Thoughts on the StockTwits Deal

Full disclosure:  I’m not a user of stocktwits and spend very little of my personal energy thinking about stocks.  I do spend a considerable time with twiiter and even more time with some of stocktwit’s investors.  I think about startups quite a bit.

Stocktwits is interesting to me because they put together a Series A financing (I have to believe this means low seven figures, but I don’t know and haven’t asked) lead by IA Capital which is Roger Ehrenberg’s name for his personal investments.  Because Roger “lead” the deal (he was a previous investor) he built a large and diverse syndicate of Wall Street oriented professionals and Internet folks.  Roger lists 11 different investors on his post and apparently this list was not exhaustive.  Only 5 years ago, Series A meant professional venture investing and was primarily limited to two firms.  If I’m Soren and Howard ( I do not know either) , I would much rather have a group of individual wall street types that are actively tweeting and contributing to the community than virtually any venture firm in the world.  Seriously would Sequoia be better for Soren than the list of investors in Roger’s syndicate?

Unfortunately, most companies in StockTwits space don’t have the choice because the angel market has rarely been able to reliably organize itself into a syndicate that can do seven figure transactions.  But if they are able to do so by using professionals like Roger won’t this create competitive pressure on the venture business?  I would rather have Limited Partners than General Partners when the limiteds have so much industry expertise and industry clout.  Given an equal investment of time Is Michael Moritz or Michael Parehk better for StockTwits?

Perhaps people wrote about this theme during the week, but I didn’t see it.  Well organized personal capital may make considerably more sense than institutionally managed venture capital.  Over time, this could be a big change for the venture industry.

Fred Wilson’s post casually explored this theme, but Paul Graham certainly gets it  in  his latest essay.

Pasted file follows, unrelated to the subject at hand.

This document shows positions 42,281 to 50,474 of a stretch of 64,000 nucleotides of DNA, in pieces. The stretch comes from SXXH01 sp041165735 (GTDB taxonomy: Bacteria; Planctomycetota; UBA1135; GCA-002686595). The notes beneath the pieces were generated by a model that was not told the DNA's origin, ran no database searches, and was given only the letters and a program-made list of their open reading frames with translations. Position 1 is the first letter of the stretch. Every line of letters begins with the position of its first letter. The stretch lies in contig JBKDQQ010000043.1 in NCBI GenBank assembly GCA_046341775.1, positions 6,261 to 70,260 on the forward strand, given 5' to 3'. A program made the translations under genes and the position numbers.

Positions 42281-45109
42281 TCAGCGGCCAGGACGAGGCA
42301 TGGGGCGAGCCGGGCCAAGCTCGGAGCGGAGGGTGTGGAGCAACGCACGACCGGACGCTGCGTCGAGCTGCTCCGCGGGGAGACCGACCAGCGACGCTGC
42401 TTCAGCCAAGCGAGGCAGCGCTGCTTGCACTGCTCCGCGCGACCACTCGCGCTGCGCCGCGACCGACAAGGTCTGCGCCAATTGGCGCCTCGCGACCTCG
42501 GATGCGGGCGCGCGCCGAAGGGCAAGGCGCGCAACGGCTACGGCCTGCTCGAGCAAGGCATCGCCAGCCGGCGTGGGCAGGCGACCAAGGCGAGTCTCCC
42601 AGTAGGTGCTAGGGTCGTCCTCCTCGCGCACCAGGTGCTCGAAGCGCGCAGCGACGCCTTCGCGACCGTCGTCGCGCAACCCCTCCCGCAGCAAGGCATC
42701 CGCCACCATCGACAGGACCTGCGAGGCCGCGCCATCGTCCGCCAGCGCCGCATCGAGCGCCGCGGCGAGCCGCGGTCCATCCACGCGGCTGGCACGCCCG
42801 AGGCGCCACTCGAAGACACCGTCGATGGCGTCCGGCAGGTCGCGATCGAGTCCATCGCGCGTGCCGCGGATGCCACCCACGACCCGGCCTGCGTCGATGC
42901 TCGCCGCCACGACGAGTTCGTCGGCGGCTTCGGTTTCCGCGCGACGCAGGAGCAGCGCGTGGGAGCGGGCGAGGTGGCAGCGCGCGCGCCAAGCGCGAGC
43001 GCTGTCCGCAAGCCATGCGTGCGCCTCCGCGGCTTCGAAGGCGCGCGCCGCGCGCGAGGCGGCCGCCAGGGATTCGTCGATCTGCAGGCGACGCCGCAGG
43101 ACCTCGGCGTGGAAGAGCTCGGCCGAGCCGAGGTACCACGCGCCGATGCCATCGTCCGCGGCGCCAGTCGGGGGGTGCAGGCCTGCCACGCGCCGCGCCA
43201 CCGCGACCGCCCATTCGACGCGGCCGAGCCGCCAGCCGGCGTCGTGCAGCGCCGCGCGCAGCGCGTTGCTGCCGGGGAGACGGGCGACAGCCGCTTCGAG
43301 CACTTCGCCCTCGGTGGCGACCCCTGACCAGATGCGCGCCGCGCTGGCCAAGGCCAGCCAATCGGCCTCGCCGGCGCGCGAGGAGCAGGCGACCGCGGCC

Republican Senators Have Courage

Fred Wilson beat me to a GM post that I wanted to write over the weekend.  If only I had watched less football.  Fred nails it so read his post, but here are my thoughts.   General Motors is a disaster and we send the wrong message to everybody in this country and around the world if we give the company money without demanding changes.  The republican senators stood up to the Bush, Obama, and Pelosi and said the legislation that was originally intended to “green” the auto industry should be used as a stop-gap to save GM for a few more months.  It’s discouraging that Bush has the ability to use TARP money to bailout GM, but not surprising that a President who has never paid attention to what anybody else thinks would just circumvent the system using poorly written legislation.  TARP was done to prevent a collapse of teh financial system not bailout any company that needs help during these savagely difficult times.

I recognize that GM employs lots of people, but we will face this problem every quarter in 2009 if we don’t make some changes.  Here is what the United States government must get if we are going to bailout GM.

1.  Goodbye  shareholders.  This is a pay to play situation.  If you don’t want to pay you can’t play and the United States and GM employees should be the only shareholders at GM.

2.  American Government picks up the the GM healthcare obligations for retired workers until healthcare legislation is passed that can replace it.  This would give GM a competitive chance at going forward and relieve huge expense burdens that have no impact on the company’s ability to make good cars.  This is expensive. Hopefully the rise in GM’s equity will help offset that.   We cannot abandon these workers’ healthcare needs.

3.  New Management.  We are all shareholders now and I don’t believe Rick Wagoner.   Find somebody else.

4.  UAW contract must be revised.  The union leadership postures because Pelosi, Obama, and even Bush look for ways to circumvent the Republican Senate.  Everybody needs to be on same page.   We can’t pay workers double what Toyota does and expect GM to compete.  Only the threat of Chapter 11 will bring the UAW in line.  Use the threat.

5.  GM board should meet monthly to review monthly objectives and see if the company is making progress.  Management should be under tremendous pressure to perform and be rewarded properly.  But make no mistake.  Working at GM should be the hardest job in America and every effort should be made to apply massive pressure on this mgmt team to deliver change in 2009

6.  Extract the appropriate commitment to greentech as a way of getting GM’s marketing muscle and scale behind environmental changes.